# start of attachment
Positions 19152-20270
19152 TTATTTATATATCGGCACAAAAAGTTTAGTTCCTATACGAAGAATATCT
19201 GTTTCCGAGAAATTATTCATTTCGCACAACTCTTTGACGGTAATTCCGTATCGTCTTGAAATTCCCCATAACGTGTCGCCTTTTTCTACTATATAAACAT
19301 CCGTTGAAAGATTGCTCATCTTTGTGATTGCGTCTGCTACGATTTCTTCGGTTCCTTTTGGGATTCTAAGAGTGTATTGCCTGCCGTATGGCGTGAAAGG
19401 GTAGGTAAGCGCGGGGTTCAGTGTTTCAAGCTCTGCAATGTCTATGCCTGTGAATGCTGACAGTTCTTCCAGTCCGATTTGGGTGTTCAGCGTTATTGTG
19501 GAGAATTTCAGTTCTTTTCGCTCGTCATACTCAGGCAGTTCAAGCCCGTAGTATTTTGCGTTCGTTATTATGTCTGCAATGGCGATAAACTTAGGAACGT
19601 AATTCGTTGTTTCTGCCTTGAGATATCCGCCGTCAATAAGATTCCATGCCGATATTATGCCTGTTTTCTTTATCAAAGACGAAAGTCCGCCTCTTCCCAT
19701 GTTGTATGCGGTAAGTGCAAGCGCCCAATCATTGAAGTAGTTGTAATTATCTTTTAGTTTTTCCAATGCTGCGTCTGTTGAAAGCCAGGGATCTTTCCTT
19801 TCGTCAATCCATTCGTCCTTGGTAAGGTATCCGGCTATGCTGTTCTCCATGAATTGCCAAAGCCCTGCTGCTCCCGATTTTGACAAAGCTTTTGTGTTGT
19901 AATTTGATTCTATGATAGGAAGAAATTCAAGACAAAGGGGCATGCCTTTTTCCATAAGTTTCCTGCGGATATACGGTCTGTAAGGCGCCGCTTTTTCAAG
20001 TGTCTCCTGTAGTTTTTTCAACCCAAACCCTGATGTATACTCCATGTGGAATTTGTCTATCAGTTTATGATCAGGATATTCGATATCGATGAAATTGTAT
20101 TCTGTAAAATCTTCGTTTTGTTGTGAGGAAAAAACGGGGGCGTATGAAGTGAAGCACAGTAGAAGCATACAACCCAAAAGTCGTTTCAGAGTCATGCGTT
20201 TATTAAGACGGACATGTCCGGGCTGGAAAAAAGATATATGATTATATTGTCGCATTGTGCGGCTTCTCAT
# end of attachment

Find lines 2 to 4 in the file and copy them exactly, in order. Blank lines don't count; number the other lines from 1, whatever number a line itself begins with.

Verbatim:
19152 TTATTTATATATCGGCACAAAAAGTTTAGTTCCTATACGAAGAATATCT
19201 GTTTCCGAGAAATTATTCATTTCGCACAACTCTTTGACGGTAATTCCGTATCGTCTTGAAATTCCCCATAACGTGTCGCCTTTTTCTACTATATAAACAT
19301 CCGTTGAAAGATTGCTCATCTTTGTGATTGCGTCTGCTACGATTTCTTCGGTTCCTTTTGGGATTCTAAGAGTGTATTGCCTGCCGTATGGCGTGAAAGG